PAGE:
All that aside, the main thing that prompted me to blog on The Lorax is the way it handles its origins as a dystopian text. The Lorax is all about an idyllic natural paradise being destroyed by corporate greed and reduced to a blighted wasteland. Like all dystopian texts, it centers around some trend or ideology that the author considers Wrong and its implications if it is allowed to carry on as it is or gain momentum (As The Lorax says, “A tree falls the way it leans”). The inevitable problem an author faces when writing a dystopian text, however, is how to end it. Ending it at the nadir of society, with all hope extinguished and the dystopia still in full effect, theoretically drives home the importance of preventing it, but risks leaving the reader with a paralyzing sense of inevitability. Not to mention that it is highly depressing for the reader to be left with nothing but “a boot stamping on a human face—forever.” On the other hand, ending the text with the dystopia overthrown and a new, more benevolent society in place, while implying the possibility of counter the negative trends the author is concerned with, risks de-fanging their depictions of the depths that society can sink to. The danger in that case is that the reader’s potential for activism will be replaced with the apathetic notion that someone (else) will come along to fix things. This is why so many dystopian texts end up with vague or ambiguous non-endings. The author, caught between the two equally problematic alternatives, neglects to give the text any closure at all, which might preserve the sense that Things Need To Change or might leave the reader deeply unsatisfied.
The Lorax (2012) moves past the point at which the previous TV special ended to show Ted shaking up the stagnant society of Thneedville and setting it on a new, more environmentally responsible, path. The TV special simply ended with the (unnamed) youngster being given the seed and asked to plant it, leaving it uncertain as to whether change would be achieved. This original ending was considered very gloomy for a children’s book. We are often hesitant to expose children to the kind of darkness that dystopias require, as we as a society still cling to Victorian ideas of childhood innocence and the necessity of sheltering children from anything that might disrupt that innocence. Young Adult fiction, on the other hand, is rife with dystopian narratives (see The Hunger Games, The Giver, Uglies, etc.) because they make such an apt metaphor for adolescence itself, what with the lack of control over their own lives and bodies adolescents have (or feel they have).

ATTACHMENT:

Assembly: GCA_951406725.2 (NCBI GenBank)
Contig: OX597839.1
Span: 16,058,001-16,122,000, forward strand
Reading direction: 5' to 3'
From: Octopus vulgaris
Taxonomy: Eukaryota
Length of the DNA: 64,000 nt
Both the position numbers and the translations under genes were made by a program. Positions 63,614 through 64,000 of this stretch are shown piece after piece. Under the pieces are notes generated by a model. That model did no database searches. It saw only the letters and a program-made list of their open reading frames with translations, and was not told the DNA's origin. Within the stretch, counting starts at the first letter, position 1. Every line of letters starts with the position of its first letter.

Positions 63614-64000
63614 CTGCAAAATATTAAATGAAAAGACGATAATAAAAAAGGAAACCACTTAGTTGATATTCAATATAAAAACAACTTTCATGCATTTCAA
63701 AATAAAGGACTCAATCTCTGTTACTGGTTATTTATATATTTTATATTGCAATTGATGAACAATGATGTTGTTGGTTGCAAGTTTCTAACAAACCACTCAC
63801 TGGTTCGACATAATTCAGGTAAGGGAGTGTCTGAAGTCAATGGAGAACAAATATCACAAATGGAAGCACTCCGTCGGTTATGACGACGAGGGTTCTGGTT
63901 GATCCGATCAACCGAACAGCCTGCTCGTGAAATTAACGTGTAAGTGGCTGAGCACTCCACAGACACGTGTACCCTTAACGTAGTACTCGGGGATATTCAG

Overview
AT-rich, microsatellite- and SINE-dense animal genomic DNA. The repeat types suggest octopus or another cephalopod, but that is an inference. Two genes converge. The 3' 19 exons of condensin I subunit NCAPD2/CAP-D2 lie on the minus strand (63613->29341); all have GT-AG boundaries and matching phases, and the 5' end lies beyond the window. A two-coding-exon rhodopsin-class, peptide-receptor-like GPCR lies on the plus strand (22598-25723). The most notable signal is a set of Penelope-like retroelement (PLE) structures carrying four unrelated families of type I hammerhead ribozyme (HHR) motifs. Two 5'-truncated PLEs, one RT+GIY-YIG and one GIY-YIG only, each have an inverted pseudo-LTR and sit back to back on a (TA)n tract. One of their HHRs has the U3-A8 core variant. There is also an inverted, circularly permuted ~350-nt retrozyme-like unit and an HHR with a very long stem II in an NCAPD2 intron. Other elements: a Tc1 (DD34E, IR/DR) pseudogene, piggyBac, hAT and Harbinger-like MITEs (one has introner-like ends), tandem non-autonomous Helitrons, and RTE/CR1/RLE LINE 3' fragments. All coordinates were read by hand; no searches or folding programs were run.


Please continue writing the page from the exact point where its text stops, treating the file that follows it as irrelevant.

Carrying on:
It is likely that The Lorax was given its sunnier ending because of its projected audience, and perhaps ending with the image of a boy with a single seed in a dead wasteland is too gloomy for little kids. But I can’t help but feel as though they went too far; the quick about-face of Thneedville and rebuilding of the ecosystem, the reconciliation of the Once-ler and the Lorax, and the sunny ending credits, all make this seem like a problem easily solved, and it’s not as though things were even all that bad in Thneedville before. At least WALL·E paid lip service to the amount of effort it would take to undo that kind of ecological devastation.